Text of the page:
Our One Common Country

Author: James B. Conroy
Publisher: Lyons Press
ISBN: 9780762778072
Size: 24.42 MB
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Our One Common Country explores the most critical meeting of the Civil War. Given short shrift or overlooked by many historians, the Hampton Roads Conference of 1865 was a crucial turning point in the War between the States. In this well written and highly documented book, James B. Conroy describes in fascinating detail what happened when leaders from both sides came together to try to end the hostilities. The meeting was meant to end the fighting on peaceful terms. It failed, however, and the war dragged on for two more bloody, destructive months. Through meticulous research of both primary and secondary sources, Conroy tells the story of the doomed peace negotiations through the characters who lived it. With a fresh and immediate perspective, Our One Common Country offers a thrilling and eye-opening look into the inability of our nation’s leaders to find a peaceful solution. The failure of the Hamptons Roads Conference shaped the course of American history and the future of America’s wars to come.

Our One Common Country

Author: James Conroy
Publisher: Rowman & Littlefield
ISBN: 1493004115
Size: 34.71 MB
Format: PDF, ePub, Mobi
View: 5600
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Our One Common Country explores the most critical meeting of the Civil War. Given short shrift or overlooked by many historians, the Hampton Roads Conference of 1865 was a crucial turning point in the War between the States. In this well written and highly documented book, James B. Conroy describes in fascinating detail what happened when leaders from both sides came together to try to end the hostilities. The meeting was meant to end the fighting on peaceful terms. It failed, however, and the war dragged on for two more bloody, destructive months. Through meticulous research of both primary and secondary sources, Conroy tells the story of the doomed peace negotiations through the characters who lived it. With a fresh and immediate perspective, Our One Common Country offers a thrilling and eye-opening look into the inability of our nation’s leaders to find a peaceful solution. The failure of the Hamptons Roads Conference shaped the course of American history and the future of America’s wars to come.

Lincoln S White House

Author: James B. Conroy
Publisher: Rowman & Littlefield
ISBN: 1442251352
Size: 31.64 MB
Format: PDF, ePub
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Lincoln’s White House is the first book devoted to capturing the look, feel, and smell of the executive mansion from Lincoln’s inauguration in 1861 to his assassination in 1865.

Lincoln S Greatest Journey

Author: Noah Trudeau
Publisher: Savas Beatie
ISBN: 1611213274
Size: 63.40 MB
Format: PDF, ePub, Docs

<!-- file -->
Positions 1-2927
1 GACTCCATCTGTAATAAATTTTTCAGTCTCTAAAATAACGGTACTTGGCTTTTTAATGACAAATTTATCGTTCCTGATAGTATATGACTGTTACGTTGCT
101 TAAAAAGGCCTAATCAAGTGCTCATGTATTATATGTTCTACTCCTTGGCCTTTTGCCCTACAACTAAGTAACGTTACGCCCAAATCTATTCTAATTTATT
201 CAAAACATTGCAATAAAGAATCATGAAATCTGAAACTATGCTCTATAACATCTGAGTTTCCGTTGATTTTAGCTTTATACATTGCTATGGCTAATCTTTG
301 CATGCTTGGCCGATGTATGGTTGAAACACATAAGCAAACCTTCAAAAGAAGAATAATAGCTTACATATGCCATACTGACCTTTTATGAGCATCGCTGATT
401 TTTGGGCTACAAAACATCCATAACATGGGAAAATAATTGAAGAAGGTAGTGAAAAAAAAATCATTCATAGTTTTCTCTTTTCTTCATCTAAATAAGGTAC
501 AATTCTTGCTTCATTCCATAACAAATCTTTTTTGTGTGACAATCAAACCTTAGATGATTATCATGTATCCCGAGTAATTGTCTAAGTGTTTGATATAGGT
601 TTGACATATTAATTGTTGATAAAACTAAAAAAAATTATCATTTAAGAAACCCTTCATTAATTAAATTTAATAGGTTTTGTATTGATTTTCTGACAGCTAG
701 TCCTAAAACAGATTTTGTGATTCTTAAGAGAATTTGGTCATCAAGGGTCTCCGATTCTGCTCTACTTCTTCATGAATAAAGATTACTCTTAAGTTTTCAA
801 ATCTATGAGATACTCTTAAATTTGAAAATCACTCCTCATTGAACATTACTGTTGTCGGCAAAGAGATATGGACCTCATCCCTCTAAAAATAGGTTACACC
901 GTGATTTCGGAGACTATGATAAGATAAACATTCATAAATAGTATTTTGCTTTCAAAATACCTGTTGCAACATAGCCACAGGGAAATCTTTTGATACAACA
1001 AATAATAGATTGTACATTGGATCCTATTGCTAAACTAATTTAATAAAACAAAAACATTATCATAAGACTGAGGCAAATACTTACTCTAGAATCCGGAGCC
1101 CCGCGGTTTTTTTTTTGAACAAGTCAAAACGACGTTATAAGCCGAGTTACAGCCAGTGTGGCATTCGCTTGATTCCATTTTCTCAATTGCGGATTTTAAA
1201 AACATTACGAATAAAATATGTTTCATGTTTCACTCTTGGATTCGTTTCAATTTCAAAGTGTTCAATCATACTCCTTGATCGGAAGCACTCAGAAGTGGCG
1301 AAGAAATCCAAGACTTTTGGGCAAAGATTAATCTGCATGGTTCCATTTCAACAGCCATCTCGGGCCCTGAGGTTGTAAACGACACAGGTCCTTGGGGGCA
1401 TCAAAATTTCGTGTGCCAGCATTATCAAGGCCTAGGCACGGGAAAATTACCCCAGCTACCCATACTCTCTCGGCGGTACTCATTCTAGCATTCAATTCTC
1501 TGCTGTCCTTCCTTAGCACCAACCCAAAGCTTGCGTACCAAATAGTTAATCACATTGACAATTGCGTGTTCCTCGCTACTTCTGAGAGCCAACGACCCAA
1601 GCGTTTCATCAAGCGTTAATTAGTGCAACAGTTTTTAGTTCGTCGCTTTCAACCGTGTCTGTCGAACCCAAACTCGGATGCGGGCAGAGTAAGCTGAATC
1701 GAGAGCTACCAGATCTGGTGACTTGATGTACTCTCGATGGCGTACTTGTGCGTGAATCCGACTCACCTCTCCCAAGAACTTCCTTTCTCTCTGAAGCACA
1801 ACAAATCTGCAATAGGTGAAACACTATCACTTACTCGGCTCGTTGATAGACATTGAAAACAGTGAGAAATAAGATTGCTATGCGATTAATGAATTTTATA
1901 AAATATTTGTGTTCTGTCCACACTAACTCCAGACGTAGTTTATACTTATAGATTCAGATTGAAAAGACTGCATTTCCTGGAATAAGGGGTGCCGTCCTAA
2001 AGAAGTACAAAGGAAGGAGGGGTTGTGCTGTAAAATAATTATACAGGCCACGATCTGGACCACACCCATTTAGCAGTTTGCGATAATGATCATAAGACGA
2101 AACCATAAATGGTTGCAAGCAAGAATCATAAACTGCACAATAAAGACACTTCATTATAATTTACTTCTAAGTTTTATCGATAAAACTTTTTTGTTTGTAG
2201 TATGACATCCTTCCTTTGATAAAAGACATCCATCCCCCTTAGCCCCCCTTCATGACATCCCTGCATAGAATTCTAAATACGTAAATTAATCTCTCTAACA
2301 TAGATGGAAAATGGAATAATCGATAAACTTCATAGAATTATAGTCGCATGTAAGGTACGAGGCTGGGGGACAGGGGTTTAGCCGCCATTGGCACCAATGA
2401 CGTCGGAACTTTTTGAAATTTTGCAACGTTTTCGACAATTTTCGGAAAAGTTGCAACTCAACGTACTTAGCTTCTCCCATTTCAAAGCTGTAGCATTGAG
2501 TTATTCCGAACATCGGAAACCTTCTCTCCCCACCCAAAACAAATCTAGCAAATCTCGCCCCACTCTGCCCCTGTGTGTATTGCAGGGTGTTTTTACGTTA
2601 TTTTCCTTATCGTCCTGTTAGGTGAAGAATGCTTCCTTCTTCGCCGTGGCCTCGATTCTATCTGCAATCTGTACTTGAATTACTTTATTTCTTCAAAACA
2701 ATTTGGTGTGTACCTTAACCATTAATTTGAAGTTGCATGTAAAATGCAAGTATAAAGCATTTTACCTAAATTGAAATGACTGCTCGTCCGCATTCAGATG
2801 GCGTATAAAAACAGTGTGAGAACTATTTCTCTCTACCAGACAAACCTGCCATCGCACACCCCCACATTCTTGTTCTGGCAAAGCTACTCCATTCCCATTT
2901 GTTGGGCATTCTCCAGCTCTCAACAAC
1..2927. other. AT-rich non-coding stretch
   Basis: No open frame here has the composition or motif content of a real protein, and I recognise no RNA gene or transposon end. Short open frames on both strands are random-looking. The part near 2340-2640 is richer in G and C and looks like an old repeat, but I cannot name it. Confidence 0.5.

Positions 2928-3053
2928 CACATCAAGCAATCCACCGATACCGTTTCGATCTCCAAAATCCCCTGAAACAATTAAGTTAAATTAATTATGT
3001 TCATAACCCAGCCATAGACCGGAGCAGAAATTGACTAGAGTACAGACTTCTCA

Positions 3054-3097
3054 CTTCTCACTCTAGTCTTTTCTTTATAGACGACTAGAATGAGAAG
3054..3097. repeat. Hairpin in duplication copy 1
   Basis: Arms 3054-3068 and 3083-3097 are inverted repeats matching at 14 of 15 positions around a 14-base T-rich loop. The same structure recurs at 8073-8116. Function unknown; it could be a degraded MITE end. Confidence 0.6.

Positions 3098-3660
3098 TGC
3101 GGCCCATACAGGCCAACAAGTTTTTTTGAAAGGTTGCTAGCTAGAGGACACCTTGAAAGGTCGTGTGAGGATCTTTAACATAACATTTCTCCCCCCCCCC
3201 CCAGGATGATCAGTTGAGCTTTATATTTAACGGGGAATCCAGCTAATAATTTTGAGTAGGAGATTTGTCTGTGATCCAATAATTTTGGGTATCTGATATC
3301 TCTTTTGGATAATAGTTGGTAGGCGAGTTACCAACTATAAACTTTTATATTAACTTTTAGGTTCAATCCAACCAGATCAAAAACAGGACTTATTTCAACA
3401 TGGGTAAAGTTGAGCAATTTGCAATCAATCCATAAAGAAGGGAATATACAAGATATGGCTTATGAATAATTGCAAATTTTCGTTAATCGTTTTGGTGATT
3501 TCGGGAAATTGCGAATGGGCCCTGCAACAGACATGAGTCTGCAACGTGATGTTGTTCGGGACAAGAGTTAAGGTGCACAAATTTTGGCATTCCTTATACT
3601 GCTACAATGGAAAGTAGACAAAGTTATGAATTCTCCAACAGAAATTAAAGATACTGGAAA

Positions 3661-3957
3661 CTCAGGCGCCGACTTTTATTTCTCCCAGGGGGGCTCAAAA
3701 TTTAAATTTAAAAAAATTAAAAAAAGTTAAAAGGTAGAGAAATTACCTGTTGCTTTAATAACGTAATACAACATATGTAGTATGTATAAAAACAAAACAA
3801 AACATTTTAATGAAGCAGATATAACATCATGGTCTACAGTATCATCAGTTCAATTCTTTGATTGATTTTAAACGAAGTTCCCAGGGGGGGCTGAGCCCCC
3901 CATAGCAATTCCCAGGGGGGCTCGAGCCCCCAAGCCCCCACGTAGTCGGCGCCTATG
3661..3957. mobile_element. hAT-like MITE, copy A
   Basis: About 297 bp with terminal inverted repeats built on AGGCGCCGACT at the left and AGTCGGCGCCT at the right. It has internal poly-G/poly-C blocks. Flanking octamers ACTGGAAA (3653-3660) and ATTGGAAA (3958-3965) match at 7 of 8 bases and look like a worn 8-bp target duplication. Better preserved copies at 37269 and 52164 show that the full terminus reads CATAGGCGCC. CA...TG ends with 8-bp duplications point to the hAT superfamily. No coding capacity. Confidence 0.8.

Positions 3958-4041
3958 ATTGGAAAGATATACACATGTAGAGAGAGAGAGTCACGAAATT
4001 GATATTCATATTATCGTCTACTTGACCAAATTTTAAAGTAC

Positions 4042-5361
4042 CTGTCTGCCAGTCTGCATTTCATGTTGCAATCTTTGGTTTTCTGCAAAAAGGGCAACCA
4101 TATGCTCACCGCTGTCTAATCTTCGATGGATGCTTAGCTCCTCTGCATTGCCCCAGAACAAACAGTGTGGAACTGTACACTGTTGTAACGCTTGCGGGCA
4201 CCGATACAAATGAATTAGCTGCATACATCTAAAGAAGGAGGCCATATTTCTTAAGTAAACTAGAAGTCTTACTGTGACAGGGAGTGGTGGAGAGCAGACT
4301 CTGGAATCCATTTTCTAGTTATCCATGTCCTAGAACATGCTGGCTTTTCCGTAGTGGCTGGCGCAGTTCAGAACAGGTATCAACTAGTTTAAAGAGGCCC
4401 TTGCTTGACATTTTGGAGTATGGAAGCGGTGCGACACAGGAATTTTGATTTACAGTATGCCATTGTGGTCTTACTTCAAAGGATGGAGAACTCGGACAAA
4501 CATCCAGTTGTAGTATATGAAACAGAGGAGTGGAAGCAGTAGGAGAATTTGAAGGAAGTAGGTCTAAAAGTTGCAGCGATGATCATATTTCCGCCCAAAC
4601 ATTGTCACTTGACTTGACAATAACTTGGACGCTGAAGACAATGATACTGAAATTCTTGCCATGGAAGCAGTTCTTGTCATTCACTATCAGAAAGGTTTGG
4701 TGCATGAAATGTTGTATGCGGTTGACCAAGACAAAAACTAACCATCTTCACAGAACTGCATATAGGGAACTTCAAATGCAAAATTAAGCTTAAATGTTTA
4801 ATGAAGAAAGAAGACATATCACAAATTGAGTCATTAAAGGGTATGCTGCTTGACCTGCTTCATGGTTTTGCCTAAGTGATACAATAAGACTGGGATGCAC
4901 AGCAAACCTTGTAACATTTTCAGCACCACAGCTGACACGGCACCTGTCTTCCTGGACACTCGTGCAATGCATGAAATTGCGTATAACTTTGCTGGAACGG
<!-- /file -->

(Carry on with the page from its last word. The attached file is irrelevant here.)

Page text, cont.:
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March 1865: The United States was at a crossroads and, truth be told, Abraham Lincoln was a sick man. “I am very unwell,” he confided to a close acquaintance. A vast and terrible civil war was winding down, leaving momentous questions for a war-weary president to address. A timely invitation from General U. S. Grant provided the impetus for an escape to City Point, Virginia, a journey from which Abraham Lincoln drew much more than he ever expected. Lincoln’s Greatest Journey: Sixteen Days that Changed a Presidency, March 24 – April 8, 1865, by Noah Andre Trudeau offers the first comprehensive account of a momentous time. Lincoln traveled to City Point, Virginia, in late March 1865 to escape the constant interruptions in the nation’s capital that were carrying off a portion of his “vitality,” and to make his personal amends for having presided over the most destructive war in American history in order to save the nation. Lincoln returned to Washington sixteen days later with a renewed sense of purpose, urgency, and direction that would fundamentally shape his second term agenda. Previous coverage of this unprecedented trip—his longest break from the White House since he had taken office—has been sketchy at best, and often based on seriously flawed sources. Lincoln’s Greatest Journey represents the most extensively researched and detailed story of these decisive sixteen days at City Point in a narrative laden with many heretofore unpublished accounts. The richly shaped prose, a hallmark of Trudeau’s pen, rewrites much of the heretofore misunderstood story of what really happened to Lincoln during this time. A fresh, more complete picture of Lincoln emerges. This is Lincoln at a time of great personal and national change—the story of how he made peace with the past and became firmly future-focused, all set against a dramatically new narrative of what really happened during those last weeks of his life. It infuses the well-worn Lincoln narrative with fresh sources to fundamentally change an often-told story in ways large and small. Rather than treat Lincoln as a dead man walking when he returns to Washington, Trudeau paints him as he surely was—a changed man profoundly influenced by all that he experienced while at City Point. Lincoln’s Greatest Journey represents an important addition to the Lincoln saga. The conventional wisdom that there’s nothing new to be learned about Lincoln is due for a major reset.